A cross-party group of MPs has criticised government communications on new Covid-19 offences for ‘blurring the line’ between guidance and law in a report identifying lessons to be learned from the use of criminal law during the pandemic.

The House of Commons justice select committee, in today’s report, acknowledged that the government was required to act quickly in response to a public health emergency of a scale not seen in recent times. However, the committee said the creation and enforcement of new criminal offences had to be compatible with widely understood principles of the rule of law.

The committee’s inquiry found the government’s communication of Covid-19 offences resulted in widespread confusion between law and guidance, with some police forces seeking legal advice on the regulations so they could produce clear guidance for officers.

Confusion was also demonstrated by those responsible for introducing the law. ‘For example, we asked Lord Bethell, the then health minister, whether social distancing was a legal requirement or stipulated in guidance. He told us that “I think it is in the steps regs, which came through in January, and therefore it is in the law. So it is totally unambiguous”. The “steps regulations” referred do not contain any direct reference to social distancing, although they do require the organiser of a permitted organised gathering to take into account government guidance which is relevant to the gathering,’ the report says.

The committee said government communication of new criminal offences must accurately reflect the true legal position so as not to undermine public trust and public compliance.

‘We recognise that throughout the pandemic the government’s priority has been to communicate as clearly as possible to the public what they should and should not do. We also recognise that due to the speed with which legislation needed to be passed, and the complexity of the legislative framework, it was difficult always to capture the nuance between what was advisable and what was prohibited by law within government announcements and ministerial press conferences.

‘Blurring the line between government guidance and the law has potentially damaging long-term consequences, including for the rule of law. In a free society that respects the rule of law, only legislation can criminalise conduct, and it should be open to a person to decide whether to follow government guidance. The government has a responsibility to ensure that the public and the police have a clear understanding of the distinction between guidance and the law,’ the report says.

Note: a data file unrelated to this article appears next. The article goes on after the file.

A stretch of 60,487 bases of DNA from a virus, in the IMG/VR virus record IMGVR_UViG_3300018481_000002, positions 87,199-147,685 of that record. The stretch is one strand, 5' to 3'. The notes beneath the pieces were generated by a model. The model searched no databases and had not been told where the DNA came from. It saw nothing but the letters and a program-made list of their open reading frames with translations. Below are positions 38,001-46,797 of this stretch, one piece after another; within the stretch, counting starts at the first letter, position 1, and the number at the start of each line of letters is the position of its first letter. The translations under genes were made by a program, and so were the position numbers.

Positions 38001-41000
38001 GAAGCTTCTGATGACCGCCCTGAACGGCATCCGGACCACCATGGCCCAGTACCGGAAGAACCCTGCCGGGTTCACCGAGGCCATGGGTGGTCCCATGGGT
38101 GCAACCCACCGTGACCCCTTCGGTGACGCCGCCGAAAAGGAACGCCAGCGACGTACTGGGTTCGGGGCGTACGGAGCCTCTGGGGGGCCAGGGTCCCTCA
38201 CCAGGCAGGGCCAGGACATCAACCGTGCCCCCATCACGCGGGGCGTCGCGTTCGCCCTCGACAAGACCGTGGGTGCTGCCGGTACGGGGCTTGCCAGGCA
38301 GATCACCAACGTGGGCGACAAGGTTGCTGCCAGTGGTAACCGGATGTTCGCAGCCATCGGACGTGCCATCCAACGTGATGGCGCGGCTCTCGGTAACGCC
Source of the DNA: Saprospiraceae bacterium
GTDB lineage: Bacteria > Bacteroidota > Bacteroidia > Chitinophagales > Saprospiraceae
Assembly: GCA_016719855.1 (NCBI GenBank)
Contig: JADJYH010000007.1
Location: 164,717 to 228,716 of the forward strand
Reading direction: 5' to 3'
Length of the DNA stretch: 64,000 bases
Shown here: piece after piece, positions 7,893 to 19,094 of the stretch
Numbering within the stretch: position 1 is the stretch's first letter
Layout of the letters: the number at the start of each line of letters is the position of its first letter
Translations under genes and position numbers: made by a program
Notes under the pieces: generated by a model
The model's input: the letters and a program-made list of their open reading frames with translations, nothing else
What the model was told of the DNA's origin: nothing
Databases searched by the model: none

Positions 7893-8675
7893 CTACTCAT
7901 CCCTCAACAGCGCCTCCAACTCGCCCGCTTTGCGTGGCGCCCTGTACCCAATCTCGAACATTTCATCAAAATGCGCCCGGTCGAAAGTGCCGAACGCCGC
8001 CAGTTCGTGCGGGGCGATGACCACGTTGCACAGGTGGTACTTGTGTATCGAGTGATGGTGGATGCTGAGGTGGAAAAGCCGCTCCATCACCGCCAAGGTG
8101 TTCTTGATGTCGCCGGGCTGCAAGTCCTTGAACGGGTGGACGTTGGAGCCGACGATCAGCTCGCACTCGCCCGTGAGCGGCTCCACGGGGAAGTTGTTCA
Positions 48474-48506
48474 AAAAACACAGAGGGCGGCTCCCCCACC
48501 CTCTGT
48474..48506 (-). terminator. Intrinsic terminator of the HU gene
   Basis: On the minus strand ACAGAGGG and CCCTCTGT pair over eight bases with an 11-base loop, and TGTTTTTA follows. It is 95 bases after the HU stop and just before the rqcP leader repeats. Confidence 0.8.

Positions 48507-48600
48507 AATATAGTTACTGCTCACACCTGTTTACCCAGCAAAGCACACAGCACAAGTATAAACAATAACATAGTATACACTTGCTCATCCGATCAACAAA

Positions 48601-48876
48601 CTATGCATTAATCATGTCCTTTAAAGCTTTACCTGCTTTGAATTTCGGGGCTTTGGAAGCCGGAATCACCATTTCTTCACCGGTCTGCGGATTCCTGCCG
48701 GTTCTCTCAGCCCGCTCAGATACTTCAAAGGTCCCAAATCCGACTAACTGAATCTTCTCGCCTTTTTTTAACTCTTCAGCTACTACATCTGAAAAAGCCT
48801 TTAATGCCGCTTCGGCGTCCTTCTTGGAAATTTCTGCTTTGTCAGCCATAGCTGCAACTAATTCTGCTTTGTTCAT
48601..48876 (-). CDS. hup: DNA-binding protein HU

Looking at enforcement of Covid-19 offences, CPS figures covering March 2020 to June 2021 showed that 20% of the 1,920 reviewed since the start of the pandemic were incorrectly charged. National Police Chiefs’ Council figures as of 28 June 2021 show that 117,213 fixed penalty notices have been given out since 27 March 2020 but there has been no external review on how many of these notices were correctly given.

A HM Courts & Tribunals Service review of 5,156 cases dealt under the controversial Single Justice Procedure, including non-Covid cases, between 1 September and 30 October 2020, identified errors in 10% of cases.

The committee said the use of the single justice procedure to deal with Covid offences had been problematic in the wider context of public uncertainty on what was prohibited and what was allowed, caused by the fast-changing nature of regulaions.

As well as reviewing the transparency of the single justice procedure, the committee says its use in Covid-19 cases should be reviewed.

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